On the other hand, voter education or registration activities with evidence of bias that (a) would favor one candidate over another; (b) oppose a candidate in some manner; or (c) have the effect of favoring a candidate or group of candidates, will constitute prohibited participation or intervention.

The Internal Revenue Service provides resources to exempt organizations and the public to help them understand the prohibition. As part of its examination program, the IRS also monitors whether organizations are complying with the prohibition.
What's their basis for challenging this? If it's a 1st Amendment issue (either freedom of religion or freedom of speech), they don't have a leg to stand on. They can say or do whatever they want - if they're willing to pay taxes like the rest of us.
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Old 06-20-08, 08:25 AM
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If this pastor was endorsing Obama, not only would this be the lead story on Fox News for a week or so, but this thread would be on page 5 by now.
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Old 06-20-08, 08:30 AM
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Here's an interesting take on this:
<a href = "http://blog.coincidencetheories.com/?p=261"><b>Gus Booth fights for freedom of speech</a></b>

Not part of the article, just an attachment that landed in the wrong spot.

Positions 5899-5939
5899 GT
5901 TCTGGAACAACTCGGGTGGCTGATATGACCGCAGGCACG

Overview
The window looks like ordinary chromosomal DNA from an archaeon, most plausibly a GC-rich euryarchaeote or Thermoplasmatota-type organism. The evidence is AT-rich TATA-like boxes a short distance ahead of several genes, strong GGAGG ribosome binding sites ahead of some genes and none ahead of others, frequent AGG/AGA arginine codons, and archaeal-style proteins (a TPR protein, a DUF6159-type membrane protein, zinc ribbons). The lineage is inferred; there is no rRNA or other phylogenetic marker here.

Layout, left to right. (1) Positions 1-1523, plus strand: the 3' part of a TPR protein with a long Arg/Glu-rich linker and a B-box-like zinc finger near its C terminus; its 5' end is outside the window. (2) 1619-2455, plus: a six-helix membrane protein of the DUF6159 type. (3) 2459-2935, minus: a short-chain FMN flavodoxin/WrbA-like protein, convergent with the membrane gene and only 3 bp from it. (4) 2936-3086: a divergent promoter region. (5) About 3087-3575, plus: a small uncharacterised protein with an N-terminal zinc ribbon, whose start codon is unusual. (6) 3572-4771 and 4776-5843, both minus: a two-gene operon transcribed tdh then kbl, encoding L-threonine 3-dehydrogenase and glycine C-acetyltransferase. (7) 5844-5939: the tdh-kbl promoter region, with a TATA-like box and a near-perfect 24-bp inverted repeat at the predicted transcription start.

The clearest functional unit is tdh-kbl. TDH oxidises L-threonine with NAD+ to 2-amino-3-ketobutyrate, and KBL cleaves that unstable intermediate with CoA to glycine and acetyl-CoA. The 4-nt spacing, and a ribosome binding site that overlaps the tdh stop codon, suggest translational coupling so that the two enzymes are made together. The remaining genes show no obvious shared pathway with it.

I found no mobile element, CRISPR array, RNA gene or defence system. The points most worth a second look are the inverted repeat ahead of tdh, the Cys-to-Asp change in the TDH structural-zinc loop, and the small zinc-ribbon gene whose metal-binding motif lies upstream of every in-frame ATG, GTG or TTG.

June 12, 2008 – 12:14 am by William Wallace

The Reverend Gus Booth of Warroad Community Church is taking a stand against government attempts to silence political speech from religious leadership, according to recent media reports.

IRS regulations prohibit preachers from speaking for or against a political candidate from the pulpit.

But that did not stop Reverend Booth from urging his congregation to vote against B. Hussein Obama.

Booth even notified Americans United for Church and State Separation, who promptly reported him to the IRS.

Ironically, when clergy are bribed via IRS regulations from speaking on politics, they become tools of the state, promoting the status quo and the predominant two party system through their silence.

In an upcoming election in which we get to choose between left wing and left wing, I’d welcome a little extra political speech.

The current prior restraints on political speech from the pulpit benefit the status quo, and fly in the face of freedom of speech, as well as freedom of religion.